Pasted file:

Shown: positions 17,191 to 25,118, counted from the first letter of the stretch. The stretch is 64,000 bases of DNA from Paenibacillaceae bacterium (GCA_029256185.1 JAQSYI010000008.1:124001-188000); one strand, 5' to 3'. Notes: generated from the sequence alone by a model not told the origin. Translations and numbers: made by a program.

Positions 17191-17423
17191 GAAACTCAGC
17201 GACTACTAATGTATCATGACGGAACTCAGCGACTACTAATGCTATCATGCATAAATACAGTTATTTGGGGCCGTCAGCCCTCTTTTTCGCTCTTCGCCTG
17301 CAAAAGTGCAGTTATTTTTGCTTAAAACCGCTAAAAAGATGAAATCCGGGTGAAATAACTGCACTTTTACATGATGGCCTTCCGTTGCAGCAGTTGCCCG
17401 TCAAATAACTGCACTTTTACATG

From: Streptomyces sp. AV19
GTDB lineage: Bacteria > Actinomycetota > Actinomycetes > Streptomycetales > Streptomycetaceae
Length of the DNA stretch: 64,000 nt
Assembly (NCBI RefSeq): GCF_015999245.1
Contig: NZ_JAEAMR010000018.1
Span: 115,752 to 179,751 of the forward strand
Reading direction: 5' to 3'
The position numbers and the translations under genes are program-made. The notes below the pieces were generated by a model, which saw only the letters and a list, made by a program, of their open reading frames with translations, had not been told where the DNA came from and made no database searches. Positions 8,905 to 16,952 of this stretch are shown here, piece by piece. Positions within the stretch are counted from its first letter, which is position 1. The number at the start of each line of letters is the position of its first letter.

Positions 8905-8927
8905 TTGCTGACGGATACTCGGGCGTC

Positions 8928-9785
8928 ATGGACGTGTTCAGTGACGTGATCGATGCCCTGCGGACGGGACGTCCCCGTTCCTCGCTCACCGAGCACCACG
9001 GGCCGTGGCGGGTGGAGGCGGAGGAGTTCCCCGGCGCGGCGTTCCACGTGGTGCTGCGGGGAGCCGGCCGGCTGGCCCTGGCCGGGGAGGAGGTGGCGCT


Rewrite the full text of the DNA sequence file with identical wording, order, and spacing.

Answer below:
Shown: positions 17,191 to 25,118, counted from the first letter of the stretch. The stretch is 64,000 bases of DNA from Paenibacillaceae bacterium (GCA_029256185.1 JAQSYI010000008.1:124001-188000); one strand, 5' to 3'. Notes: generated from the sequence alone by a model not told the origin. Translations and numbers: made by a program.

Positions 17191-17423
17191 GAAACTCAGC
17201 GACTACTAATGTATCATGACGGAACTCAGCGACTACTAATGCTATCATGCATAAATACAGTTATTTGGGGCCGTCAGCCCTCTTTTTCGCTCTTCGCCTG
17301 CAAAAGTGCAGTTATTTTTGCTTAAAACCGCTAAAAAGATGAAATCCGGGTGAAATAACTGCACTTTTACATGATGGCCTTCCGTTGCAGCAGTTGCCCG
17401 TCAAATAACTGCACTTTTACATG

From: Streptomyces sp. AV19
GTDB lineage: Bacteria > Actinomycetota > Actinomycetes > Streptomycetales > Streptomycetaceae
Length of the DNA stretch: 64,000 nt
Assembly (NCBI RefSeq): GCF_015999245.1
Contig: NZ_JAEAMR010000018.1
Span: 115,752 to 179,751 of the forward strand
Reading direction: 5' to 3'
The position numbers and the translations under genes are program-made. The notes below the pieces were generated by a model, which saw only the letters and a list, made by a program, of their open reading frames with translations, had not been told where the DNA came from and made no database searches. Positions 8,905 to 16,952 of this stretch are shown here, piece by piece. Positions within the stretch are counted from its first letter, which is position 1. The number at the start of each line of letters is the position of its first letter.

Positions 8905-8927
8905 TTGCTGACGGATACTCGGGCGTC

Positions 8928-9785
8928 ATGGACGTGTTCAGTGACGTGATCGATGCCCTGCGGACGGGACGTCCCCGTTCCTCGCTCACCGAGCACCACG
9001 GGCCGTGGCGGGTGGAGGCGGAGGAGTTCCCCGGCGCGGCGTTCCACGTGGTGCTGCGGGGAGCCGGCCGGCTGGCCCTGGCCGGGGAGGAGGTGGCGCT